There’s a lot of talk about vaccines right now as medical researchers race to test one that works against SARS-CoV-2. Gayathri Vaidyanathan, speaking in a news feature in PNAS, is looking for another vaccine: “Finding a vaccine for misinformation.”
Vaidyanathan expresses pessimism that she and the scientific experts can get people to change their minds. She calls on Damon Centola, a network analyst from the University of Pennsylvania in Philadelphia, Valerie Reyna, a psychologist at Cornell University, and Stephan Lewandowsky, a cognitive psychologist at the University of Bristol in the UK, for help in delineating the “psychology of misinformation.” They decide that the key ingredients involve social contagion, framing and worldview—”none of them having much to do with objective truth.” (Sock that away; she seems to acknowledge that “objective truth” is a thing.)Fact-Checking Requires Biblical Morality by David F. Coppedge
I’m fairly confident that, within 10 years – and certainly within 20 years – the term “objective truth” will be deemed obsolete within academia.
In their eyes….
“There are no lies.”
“There are no truths.”
“There is only power.”
“Words and pictures that get us what we want.
In contrast to words and power that don’t get us what we want.”
Either Vaidyanathan has to admit that she herself is operating from a “mental tapestry of culture, knowledge, beliefs and life experiences” that biases her own views, or that she has found an objective way to extricate herself from that bias and “see” truth for what it is. Oddly, neither she or the experts she calls on seem to acknowledge their own biases. She only uses the word “bias” one time, and that’s against people she feels are misinformed. She seems to think that she and her friends just “know” what constitutes misinformation, but the peasants out there don’t. They have a bad case of the Yoda Complex.Fact-Checking Requires Biblical Morality by David F. Coppedge
I’m going to do my level best to insure that the peasants can figure out things on their own, and have their own ways of knowing, their own ways of getting things done.
Ways that have no need to hook up with the State, or with it’s supporting Academic Priesthood, or it’s fawning media choir cheering every fleck of nonsense the State chooses to promotes.
Ways that will last — being grounded in objective truth — long, long after the power-driven vision of Our Betters have passed into dust and wind.
And when I say “objective truth”, I mean “seeing things the way God sees it.”
It ain’t easy. But with the Bible being our guide to the way God things, we can get a decent ways to God’s perspective on things.
And the more we act in ways that line up with God’s view, the more successful and prosperous we will be. Usually so in time and on earth, and perfectly so in the afterlife.
The Great Unmasking
Looking at some of her previous writings, we find that Vaidyanathan has accepted human evolution (“How have hominids adapted to past climate change?”, Scientific American 13 April 2010). We don’t know her current views other than to assume that PNAS would probably not print the views of a Darwin doubter. If that is the case, then Vaidyanathan has just shot her credibility. Any mutation in a hominid brain would be selected for survival, not for truth. Information and misinformation are meaningless; they devolve into strategies for power.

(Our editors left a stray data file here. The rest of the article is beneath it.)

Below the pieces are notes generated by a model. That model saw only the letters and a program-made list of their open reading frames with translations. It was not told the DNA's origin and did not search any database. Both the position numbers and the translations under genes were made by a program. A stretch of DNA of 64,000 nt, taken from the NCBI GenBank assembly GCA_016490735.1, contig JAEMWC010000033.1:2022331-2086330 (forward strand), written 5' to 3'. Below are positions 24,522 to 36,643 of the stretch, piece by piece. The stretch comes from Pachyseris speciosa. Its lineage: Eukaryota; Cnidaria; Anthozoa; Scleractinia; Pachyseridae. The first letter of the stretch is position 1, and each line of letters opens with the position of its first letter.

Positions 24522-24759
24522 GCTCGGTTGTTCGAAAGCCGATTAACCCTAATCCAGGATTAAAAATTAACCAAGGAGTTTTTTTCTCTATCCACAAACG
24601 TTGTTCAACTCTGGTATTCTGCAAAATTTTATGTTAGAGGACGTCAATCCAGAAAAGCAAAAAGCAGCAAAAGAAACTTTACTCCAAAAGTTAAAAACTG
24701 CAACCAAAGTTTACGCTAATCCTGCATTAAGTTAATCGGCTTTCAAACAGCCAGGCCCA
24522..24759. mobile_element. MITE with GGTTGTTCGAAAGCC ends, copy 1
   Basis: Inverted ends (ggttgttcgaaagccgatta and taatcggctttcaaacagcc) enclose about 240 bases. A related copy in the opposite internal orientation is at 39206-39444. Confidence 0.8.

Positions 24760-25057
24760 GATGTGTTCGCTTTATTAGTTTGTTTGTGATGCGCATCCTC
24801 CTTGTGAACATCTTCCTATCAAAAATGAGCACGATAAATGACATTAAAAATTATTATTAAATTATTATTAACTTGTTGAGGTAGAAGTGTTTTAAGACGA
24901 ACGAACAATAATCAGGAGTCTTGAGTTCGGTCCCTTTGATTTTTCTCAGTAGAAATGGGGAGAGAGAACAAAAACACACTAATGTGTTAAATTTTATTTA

It gets worse; evolutionary psychologists frequently invoke “game theory” to explain human behaviors like cooperation, cheating and punishment (see recent example from the Max Planck Institute). In this very article, Vaidyanathan advocates various psychological games to inoculate other hominins (a term which encompasses living modern humans) to cooperate with her views. She could only advocate these, not because they promote truth, but because they would increase her evolutionary fitness. What else could she be doing? “Truth” is not found in the Darwin Dictionary.
In fact, her entire presentation about “vaccinating people against misinformation” is all about strategy, not truth! That plays right into a criticism that undermines her whole point. Her Yoda-complex strategies are exercises in evolutionary fitness that have nothing to do with the truth or falsity of controversial views. She just wants to increase the number of hominins on her side. Whether or not some of her interventions seem noble to the reader, they are not about objective truth. They are about strategy in a Darwinian fitness game.Fact-Checking Requires Biblical Morality by David F. Coppedge
“Information and misinformation are meaningless; they devolve into strategies for power.”
“Her Yoda-complex strategies are exercises in evolutionary fitness that have nothing to do with the truth or falsity of controversial views. She just wants to increase the number of hominins on her side.”
People eventually look like the gods they worship.
In this case, the quest for power.
And that’s all the Right Sort has: Strategies for Power.
Such things will work, until they don’t.
(See: the Great Default.
That’s the thing with Objective Reality: it carries a baseball bat.
Or, more correctly, the Sword of Truth that comes out of the mouth of Christ,
as seen in Revelations.)
Christians must prepare for the day the idols fall.
And Christians must be committed, as when the carrots are gone, Our Masters may resort to sticks, at least for a while.
The moment the Beast realizes that it is dying, is the moment when it is most dangerous.
It need not happen: there was only one slaughter among the Communist states in 1989.
But it can happen.